The terrain system is the most exciting technology change in Team Arena, and it will certainly make its way to Quake III engine licensees and into future id games. For one, Gray Matter is said to be highly interested in working terrain maps into its upcoming game, Return to Castle Wolfenstein.
More Maps & Items
The other eight new team maps vary in style but echo the sci-fi space maps and Gothic castles seen in Quake III. The third map of the game, which many know from the Team Arena demo, is one of the smaller and more straightforward of the new maps. Many of the larger maps are absolutely cavernous, and, at first, the only way you'll stumble from your base to the opposing team's is to follow the red and blue arrows that label many corridors. The main team space map in Team Arena adds a new type of teleport portal called a vortex portal. The map is divided into three main sections - the two bases and a middle area - each connected by a wormholelike portal that takes several seconds to traverse. Each base has three portals: one that takes you to the middle of the map and two take you straight to the enemy base.
Those who liked the four capture-the-flag maps that came with Quake III will be happy to find that they have all been reworked to support the new game types and the items of Team Arena. Id has also made a few minor tweaks to the maps themselves. Perhaps the biggest change was to the first and smallest of the maps, where stairs - which go down from the pit in the middle into a new lower base area - have been added.
The personal teleporter, one of the less popular items of Quake III, gets a new use in Team Arena. On the couple of maps on which the item is present, there's a special, otherwise inaccessible room or platform to which the teleporter takes you directly. There you'll find the BFG and, in one case, portals straight into both team bases. The teleporter respawns very slowly to balance its newfound power.
Id has decided to expand the number of carried items in Team Arena by adding the invulnerability sphere and the kamikaze weapon. The invulnerability sphere gives a player nearly the protection from enemy fire by deploying a static force field sphere that lasts for about ten seconds. This sphere of protection, however, will stop you dead in your tracks, so you'll really be much like a turret for those precious seconds. Interestingly, the force field will reflect projectile weapons so that rockets and grenades will actually bounce off and even be able to go back to hit the shooter. The one weapon that's effective against this sphere is the proximity launcher, since mines can stick to the item's wielder just before the field goes up. After a few seconds, mines will explode within the sphere and coat the inside of it with a bubble of blood and guts.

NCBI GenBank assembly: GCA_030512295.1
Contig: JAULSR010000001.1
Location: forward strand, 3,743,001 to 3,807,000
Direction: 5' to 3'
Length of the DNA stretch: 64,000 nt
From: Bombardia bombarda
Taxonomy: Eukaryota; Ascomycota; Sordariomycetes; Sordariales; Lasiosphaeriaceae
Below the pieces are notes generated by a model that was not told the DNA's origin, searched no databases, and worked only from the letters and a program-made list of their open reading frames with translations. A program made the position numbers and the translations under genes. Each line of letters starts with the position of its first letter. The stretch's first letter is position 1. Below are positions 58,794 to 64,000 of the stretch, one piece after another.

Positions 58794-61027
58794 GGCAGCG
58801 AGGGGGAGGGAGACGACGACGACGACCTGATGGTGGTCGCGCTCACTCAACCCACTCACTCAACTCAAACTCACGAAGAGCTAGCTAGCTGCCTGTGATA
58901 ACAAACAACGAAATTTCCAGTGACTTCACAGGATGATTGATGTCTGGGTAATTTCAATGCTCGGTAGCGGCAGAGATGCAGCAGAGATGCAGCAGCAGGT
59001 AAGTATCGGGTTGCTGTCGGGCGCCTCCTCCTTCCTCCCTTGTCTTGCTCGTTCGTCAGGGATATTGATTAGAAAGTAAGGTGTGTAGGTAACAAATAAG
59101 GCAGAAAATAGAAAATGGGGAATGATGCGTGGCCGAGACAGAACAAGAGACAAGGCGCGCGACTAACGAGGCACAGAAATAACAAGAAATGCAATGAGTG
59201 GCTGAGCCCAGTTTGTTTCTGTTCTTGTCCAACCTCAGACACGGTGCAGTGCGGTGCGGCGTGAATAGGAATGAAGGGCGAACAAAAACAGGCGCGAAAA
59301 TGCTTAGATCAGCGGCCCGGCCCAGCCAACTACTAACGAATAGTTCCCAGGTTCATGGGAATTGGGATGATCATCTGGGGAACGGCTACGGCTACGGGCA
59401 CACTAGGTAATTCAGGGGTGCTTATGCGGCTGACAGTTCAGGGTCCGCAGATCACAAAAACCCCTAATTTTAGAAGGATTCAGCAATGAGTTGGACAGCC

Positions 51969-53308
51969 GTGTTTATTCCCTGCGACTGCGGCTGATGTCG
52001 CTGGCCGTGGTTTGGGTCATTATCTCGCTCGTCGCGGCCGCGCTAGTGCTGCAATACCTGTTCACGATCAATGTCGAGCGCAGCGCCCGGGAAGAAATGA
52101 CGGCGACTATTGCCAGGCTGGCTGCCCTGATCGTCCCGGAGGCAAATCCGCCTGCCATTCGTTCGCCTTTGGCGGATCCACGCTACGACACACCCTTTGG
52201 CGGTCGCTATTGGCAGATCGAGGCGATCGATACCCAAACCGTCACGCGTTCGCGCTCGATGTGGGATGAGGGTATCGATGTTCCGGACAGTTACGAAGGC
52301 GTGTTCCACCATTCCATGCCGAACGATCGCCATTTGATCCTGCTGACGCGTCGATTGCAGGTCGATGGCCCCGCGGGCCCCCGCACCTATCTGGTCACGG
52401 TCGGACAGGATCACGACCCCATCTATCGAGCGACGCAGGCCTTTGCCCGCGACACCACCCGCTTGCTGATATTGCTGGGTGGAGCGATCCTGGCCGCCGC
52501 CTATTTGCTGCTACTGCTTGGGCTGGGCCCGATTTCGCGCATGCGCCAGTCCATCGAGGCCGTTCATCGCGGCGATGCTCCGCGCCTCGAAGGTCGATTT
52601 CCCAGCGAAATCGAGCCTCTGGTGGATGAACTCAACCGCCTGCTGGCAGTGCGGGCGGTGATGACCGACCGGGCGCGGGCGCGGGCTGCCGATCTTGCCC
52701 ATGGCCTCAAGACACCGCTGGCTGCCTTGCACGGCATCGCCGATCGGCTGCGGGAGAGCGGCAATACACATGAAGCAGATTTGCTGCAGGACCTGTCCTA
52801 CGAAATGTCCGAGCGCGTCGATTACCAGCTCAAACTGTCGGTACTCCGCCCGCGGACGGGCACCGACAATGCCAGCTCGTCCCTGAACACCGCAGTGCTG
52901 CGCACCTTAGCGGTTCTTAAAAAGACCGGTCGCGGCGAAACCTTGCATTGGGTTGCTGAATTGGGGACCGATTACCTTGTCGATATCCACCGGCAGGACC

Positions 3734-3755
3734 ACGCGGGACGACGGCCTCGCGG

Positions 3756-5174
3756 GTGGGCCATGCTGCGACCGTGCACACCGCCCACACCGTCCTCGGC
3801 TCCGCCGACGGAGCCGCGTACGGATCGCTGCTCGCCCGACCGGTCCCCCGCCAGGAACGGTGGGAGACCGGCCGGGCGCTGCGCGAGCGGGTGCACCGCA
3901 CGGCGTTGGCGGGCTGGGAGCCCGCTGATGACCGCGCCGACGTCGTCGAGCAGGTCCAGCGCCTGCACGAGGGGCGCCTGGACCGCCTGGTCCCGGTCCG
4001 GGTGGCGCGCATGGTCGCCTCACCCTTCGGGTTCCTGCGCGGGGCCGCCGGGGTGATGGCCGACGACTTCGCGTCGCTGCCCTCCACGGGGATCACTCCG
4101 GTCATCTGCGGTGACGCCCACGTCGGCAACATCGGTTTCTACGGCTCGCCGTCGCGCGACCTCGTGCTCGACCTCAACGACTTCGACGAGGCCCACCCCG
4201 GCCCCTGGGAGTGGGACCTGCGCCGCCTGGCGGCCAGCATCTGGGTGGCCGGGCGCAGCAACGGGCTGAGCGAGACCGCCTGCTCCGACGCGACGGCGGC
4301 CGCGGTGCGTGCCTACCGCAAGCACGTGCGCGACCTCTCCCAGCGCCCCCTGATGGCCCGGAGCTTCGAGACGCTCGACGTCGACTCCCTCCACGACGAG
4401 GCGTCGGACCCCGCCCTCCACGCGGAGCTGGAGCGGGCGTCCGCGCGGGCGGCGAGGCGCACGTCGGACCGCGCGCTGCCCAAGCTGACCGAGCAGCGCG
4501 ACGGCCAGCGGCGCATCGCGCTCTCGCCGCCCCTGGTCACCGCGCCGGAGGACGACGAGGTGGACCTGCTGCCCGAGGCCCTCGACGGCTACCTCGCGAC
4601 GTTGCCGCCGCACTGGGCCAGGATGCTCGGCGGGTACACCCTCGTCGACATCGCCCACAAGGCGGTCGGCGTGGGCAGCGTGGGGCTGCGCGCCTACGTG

Another inventory item, the kamikaze is easily the most powerfully unpredictable weapon in the game. When activated, the kamikaze explodes in a large spherical ball of fire that's big enough to clear most arenas of both friends and foes. Those not immediately killed will be pretty shaken up, as the ground literally moves beneath them. Many people may be a little slow to blow themselves up, but even in death, a player with the kamikaze can strike back - unless the body is gibbed to destroy the item, it will explode several seconds later. As a result, the kamikaze certainly has dramatic flair. When it respawns, a bell sounds - this lets players know when this deadly device is in play.
Team Arena adds three new weapons to the standard arsenal to switch things up, and, overall, they are powerful enough to give you an extra edge in big team servers. These are all completely in addition to the ten weapons at your disposal in Quake III, although maps will, of course, always include only a subset of these.
Nailgun: Shooting a dispersed volley of vicious metal shards, this weapon works something like a slower and more powerful shotgun - it is quite unlike its rapid-fire Quake cousin. If you're the bearer of a nailgun, you might appreciate the shimmering trail that follows the volley of nails as they quickly fly across an arena, but your opponent will feel only the 35 points of damage that each nail deals out. This is the only weapon that can take down a fully armored player at close range, and its dispersion makes it one of the best ways to take down a crowd of enemies in a corridor or midsize room. However, because it doesn't instantly hit its targets and reloads quite slowly, the nailgun surely won't replace the shotgun or the rocket launcher.
Chaingun: A souped-up version of a Quake III default weapon - the machine gun - the chaingun can take down an enemy just as fast as it burns through ammo. The much faster rate of fire is somewhat offset by the chaingun's larger ammo capacity, so you'll want to be sure to pick up the extra ammo boxes when possible. As with the machine gun, there isn't a noticeable firing delay because the chaingun's barrel spins up; plus, the bullets it fires hit its target instantly. However, the chaingun is much less accurate at a distance, making it primarily a mid-distance weapon.